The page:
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Caffeinated drinks may be good for the liver

Researchers have discovered that an increased caffeine intake may reduce the risk of non-alcoholic fatty liver disease, according to a study published in the journal Hepatology. A team from the Duke-NUS Graduate Medical School (Duke-NUS) and the Duke University School of Medicine used cell culture and mice as models for the effects of caffeine on the liver disease. The study found that consuming the caffeine equivalent of four cups of coffee or tea a day may prevent and protect against the progression of non-alcoholic fatty liver disease (NAFLD) in humans…

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Most alcohol-related ER visits 'due to beer'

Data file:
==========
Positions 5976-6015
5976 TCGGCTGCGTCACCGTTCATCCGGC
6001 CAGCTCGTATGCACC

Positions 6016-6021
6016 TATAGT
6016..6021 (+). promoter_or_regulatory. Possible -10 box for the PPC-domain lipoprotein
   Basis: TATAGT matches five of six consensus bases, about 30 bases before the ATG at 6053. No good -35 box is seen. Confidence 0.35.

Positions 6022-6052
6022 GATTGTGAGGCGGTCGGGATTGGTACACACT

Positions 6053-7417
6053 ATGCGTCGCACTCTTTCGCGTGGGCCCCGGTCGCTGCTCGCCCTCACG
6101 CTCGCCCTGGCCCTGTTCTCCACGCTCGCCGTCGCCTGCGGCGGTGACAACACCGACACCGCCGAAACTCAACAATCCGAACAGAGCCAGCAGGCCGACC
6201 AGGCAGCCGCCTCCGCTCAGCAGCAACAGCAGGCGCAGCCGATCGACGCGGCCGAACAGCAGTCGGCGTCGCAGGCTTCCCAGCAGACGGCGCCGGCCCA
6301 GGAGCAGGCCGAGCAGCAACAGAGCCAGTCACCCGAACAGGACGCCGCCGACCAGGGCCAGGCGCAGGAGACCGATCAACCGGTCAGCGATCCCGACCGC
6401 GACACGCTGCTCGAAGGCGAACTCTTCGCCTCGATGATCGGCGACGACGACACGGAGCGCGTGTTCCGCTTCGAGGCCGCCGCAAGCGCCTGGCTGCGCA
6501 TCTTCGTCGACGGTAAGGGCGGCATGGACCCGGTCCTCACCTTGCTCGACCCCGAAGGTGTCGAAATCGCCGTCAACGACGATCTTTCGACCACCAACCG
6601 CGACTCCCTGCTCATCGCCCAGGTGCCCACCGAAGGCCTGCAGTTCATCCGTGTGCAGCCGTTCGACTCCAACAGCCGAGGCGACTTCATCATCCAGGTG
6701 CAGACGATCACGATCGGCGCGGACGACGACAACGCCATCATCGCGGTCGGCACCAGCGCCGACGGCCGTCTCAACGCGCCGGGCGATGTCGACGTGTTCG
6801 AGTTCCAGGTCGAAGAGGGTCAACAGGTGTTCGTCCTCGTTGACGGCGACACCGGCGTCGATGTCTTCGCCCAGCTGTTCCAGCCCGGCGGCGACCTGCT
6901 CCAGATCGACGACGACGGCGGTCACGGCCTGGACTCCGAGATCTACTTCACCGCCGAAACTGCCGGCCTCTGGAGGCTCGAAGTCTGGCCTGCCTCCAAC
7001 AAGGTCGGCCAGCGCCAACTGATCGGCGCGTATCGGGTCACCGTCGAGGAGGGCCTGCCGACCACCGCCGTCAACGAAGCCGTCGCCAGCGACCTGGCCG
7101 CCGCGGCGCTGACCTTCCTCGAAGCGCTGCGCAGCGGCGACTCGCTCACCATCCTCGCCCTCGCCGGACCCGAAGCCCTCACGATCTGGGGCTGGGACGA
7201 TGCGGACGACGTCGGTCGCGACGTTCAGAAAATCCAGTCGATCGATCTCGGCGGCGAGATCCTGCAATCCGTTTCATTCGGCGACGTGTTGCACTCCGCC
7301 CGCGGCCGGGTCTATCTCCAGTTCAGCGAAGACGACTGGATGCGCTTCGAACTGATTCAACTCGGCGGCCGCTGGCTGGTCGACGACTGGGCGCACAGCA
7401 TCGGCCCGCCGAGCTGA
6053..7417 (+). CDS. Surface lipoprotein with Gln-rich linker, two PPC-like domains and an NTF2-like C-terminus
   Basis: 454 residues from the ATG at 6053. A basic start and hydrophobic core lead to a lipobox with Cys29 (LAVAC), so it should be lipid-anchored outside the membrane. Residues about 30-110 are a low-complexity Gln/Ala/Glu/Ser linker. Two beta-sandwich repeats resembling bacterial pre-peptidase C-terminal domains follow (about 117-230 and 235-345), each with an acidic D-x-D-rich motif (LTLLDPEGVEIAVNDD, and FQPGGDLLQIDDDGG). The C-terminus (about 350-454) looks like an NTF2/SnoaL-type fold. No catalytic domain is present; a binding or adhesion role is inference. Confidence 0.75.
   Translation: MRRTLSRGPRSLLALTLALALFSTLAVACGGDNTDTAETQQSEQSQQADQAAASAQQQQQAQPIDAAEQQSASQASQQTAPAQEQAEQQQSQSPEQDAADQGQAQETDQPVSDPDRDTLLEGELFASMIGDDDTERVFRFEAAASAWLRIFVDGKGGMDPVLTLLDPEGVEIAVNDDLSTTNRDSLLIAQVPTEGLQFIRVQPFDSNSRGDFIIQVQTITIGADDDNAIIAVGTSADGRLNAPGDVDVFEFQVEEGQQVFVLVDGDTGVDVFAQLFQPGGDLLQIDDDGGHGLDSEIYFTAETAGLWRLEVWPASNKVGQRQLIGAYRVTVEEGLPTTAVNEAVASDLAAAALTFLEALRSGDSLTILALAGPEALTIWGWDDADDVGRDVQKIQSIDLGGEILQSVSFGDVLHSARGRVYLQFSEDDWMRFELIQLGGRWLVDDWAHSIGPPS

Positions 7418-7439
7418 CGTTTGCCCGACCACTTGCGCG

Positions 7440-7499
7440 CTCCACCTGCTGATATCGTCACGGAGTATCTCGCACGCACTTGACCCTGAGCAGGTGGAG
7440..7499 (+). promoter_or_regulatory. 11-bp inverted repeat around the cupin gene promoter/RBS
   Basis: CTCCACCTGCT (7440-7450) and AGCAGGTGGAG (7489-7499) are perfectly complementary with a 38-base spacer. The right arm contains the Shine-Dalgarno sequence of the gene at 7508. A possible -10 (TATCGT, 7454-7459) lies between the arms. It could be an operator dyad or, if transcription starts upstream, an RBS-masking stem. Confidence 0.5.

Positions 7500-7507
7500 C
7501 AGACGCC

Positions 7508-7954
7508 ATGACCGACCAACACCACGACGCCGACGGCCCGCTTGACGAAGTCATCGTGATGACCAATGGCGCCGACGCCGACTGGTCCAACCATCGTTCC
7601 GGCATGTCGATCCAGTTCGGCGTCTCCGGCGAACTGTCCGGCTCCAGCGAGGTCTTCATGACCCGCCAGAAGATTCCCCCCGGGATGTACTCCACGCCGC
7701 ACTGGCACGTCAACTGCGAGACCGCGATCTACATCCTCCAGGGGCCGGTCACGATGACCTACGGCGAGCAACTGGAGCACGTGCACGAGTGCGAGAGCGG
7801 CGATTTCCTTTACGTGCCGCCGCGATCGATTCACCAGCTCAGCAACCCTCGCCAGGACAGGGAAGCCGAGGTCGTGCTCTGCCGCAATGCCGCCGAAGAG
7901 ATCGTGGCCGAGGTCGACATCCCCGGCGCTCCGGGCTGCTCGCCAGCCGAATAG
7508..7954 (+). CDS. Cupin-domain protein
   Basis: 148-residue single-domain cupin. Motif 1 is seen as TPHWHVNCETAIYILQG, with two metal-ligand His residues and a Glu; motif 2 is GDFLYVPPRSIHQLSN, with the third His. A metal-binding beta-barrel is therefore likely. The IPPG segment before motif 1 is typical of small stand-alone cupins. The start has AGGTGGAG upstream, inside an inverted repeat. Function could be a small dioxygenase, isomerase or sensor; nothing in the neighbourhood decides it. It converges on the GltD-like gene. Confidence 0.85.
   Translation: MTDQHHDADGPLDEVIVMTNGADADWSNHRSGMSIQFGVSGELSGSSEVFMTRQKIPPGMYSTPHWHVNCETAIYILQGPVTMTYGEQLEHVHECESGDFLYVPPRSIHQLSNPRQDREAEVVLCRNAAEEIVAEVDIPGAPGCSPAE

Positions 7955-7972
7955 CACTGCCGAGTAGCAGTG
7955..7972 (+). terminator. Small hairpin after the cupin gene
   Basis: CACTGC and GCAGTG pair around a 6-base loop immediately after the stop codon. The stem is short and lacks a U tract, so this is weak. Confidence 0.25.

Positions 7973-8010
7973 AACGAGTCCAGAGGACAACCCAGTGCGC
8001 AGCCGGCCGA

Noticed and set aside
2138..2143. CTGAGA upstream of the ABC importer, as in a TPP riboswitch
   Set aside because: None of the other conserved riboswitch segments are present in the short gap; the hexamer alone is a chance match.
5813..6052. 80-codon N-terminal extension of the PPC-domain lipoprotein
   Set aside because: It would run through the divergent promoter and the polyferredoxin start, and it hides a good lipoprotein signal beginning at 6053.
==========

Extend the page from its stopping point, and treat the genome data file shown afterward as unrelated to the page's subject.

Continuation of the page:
The first research to analyze alcohol intake by brand and type has uncovered the biggest contenders for alcohol-related emergency room visits. Read closely: your favorite beer may be on the list. The pilot study was conducted on Friday and Saturday nights in an East Baltimore ER department between April 2010 and June 2011. The researchers are from The Center on Alcohol Marketing and Youth (CAMY) at the Johns Hopkins Bloomberg School of Public Health In total, 105 patients admitted drinking alcohol within the 6 hours before reporting to the hospital…

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Big Pharma Companies will meet at the Geriatric Safe Medicines Summit to discuss performing clinical trials in older people, 16-17 September, London

Patients over the age of 65 are prescribed the majority of prescription drugs used in the UK but are significantly under-represented in clinical trials. Statistics show that although over 65’s carry 60% of the disease burden they are only represented at a rate of 32% in phase I-III Clinical Trials…